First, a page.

Mass social distancing and social isolation to prevent the spread of a deadly disease, along with technological tools that allow social communication and continued work and school, is an unprecedented situation.
The current reality of most people’s lives during the COVID-19 pandemic has the potential to induce or exacerbate sleep problems, though it may also present some with an opportunity to improve sleep, wrote Ellemarije Altena, PhD, of the University of Bordeaux (France), and her colleagues in a recent research review in the Journal of Sleep Research.
The review was conducted by a task force of the European Academy for Cognitive Behavioural Therapy for Insomnia. The European CBT-I Academy is an initiative of the European Insomnia Network to promote implementation and dissemination of treatment.
After discussing the known effects of stress, confinement, and altered schedules on sleep, the authors present recommendations on ways to manage sleep problems such as insomnia in the general public and potentially encourage people to take advantage of the opportunity to align their schedules with their natural circadian rhythms. Physicians may find the recommendations helpful in advising patients with sleep problems related to the COVID-19 emergency.
“Being forced to stay at home, work from home, do homeschooling with children, drastically minimize outings, reduce social interaction or work many more hours under stressful circumstances, and in parallel manage the attendant health risks, can have a major impact on daily functioning and nighttime sleep,” Dr. Altena and colleagues wrote.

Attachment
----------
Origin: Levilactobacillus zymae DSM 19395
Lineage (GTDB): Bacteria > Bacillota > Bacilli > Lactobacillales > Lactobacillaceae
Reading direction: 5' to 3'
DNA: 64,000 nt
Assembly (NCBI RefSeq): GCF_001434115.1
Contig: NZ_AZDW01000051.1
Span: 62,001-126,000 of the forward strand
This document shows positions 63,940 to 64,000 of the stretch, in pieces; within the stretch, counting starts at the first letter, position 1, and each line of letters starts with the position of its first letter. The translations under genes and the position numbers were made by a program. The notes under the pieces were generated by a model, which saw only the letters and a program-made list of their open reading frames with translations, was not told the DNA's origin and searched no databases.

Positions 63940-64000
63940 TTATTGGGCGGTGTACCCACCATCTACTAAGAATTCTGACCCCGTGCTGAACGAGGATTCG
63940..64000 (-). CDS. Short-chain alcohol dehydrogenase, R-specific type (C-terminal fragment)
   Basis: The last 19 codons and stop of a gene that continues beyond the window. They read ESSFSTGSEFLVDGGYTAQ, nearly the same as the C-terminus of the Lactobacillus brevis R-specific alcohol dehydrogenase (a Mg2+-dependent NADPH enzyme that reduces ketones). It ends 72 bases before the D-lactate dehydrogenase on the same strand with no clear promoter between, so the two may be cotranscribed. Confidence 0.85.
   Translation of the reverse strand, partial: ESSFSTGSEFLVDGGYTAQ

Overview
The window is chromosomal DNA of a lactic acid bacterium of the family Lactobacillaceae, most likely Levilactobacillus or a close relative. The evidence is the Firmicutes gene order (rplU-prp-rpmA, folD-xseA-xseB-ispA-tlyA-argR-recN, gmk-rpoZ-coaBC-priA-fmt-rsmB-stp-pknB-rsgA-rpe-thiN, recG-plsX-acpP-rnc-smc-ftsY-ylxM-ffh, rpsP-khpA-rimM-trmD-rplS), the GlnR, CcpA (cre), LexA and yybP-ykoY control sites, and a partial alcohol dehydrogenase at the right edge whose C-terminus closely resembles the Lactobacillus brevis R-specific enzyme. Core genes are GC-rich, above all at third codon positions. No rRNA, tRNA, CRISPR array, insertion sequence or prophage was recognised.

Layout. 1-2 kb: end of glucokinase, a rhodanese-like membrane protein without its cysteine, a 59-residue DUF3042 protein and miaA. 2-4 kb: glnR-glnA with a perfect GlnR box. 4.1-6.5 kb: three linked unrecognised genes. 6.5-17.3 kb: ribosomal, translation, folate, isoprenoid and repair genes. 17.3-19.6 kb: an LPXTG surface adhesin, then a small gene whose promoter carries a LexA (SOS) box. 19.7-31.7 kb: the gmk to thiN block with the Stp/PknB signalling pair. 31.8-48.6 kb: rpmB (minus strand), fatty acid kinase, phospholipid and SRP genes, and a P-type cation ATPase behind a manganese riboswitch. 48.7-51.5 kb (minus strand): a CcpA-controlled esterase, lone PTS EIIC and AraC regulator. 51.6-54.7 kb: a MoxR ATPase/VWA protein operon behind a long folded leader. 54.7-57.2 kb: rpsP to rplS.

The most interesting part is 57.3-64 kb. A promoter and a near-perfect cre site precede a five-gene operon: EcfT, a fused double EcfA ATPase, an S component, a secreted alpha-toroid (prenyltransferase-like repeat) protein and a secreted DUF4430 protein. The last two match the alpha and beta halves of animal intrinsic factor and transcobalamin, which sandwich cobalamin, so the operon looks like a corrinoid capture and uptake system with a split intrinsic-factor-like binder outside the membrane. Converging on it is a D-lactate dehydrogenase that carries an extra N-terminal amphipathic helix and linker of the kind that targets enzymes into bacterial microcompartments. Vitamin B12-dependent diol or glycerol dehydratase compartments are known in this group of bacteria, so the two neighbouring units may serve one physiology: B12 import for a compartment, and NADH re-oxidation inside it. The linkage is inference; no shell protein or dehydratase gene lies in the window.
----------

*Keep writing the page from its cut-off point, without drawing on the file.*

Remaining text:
There may also be a lag time in physicians hearing about changes in sleep or sleeping problems from patients, said Krishna M. Sundar, MD, FCCP, medical director of the Sleep-Wake Center at the University of Utah in Salt Lake City. “There may actually be some improvement in sleep durations given that most folks are working from home with more time with family and less work-related stress,” he said in an interview. “In terms of sleep or other effects on worsening of psychiatric problems, it is still not clear what the overall effects are going to be.”
Although daylight has the biggest impact on regulating circadian rhythms, artificial light, meal times, diet, and amount of physical activity can also have an influence. Negative effects on sleep can result from both excessively high activity levels, such as stress and work overload, or excessively low levels, such as from depression or confinement, the authors note.
The current situation also opens the door to interactions between stress, sleep, anxiety, and risk of PTSD. “Those sensitive to stress-related sleep disruption are more likely to develop chronic insomnia,” which, in combination with a major stressor, is a risk factor for PTSD, the authors write. They note that 7% of Wuhan residents, the city in China where the virus appears to have originated, particularly women, reported PTSD symptoms after the COVID-19 outbreak, and anxiety was highest in those under age 35 years and those who followed news about the disease for more than 3 hours a day.
Better sleep quality and fewer early morning awakenings, however, appeared to be protective against PTSD symptoms. The authors note the value of physical exercise, cognitive interventions, and relaxation techniques, including meditation, for reducing stress and milder symptoms of PTSD.
“Some patients are sleeping a bit better because of the pace of things has slowed down a bit,” said Anne C. Trainor, a nurse practitioner and instructor in the neurology department’s sleep disorders program at Oregon Health & Science University in Portland, who was not involved in the study. “Keeping a regular schedule for sleeping and eating, getting exercise daily – preferably in sunlight and not just before bedtime – and using relaxation or mindfulness practice and cognitive interventions to help manage anxiety” were the key takeaways from this review, Ms. Trainor said in an interview.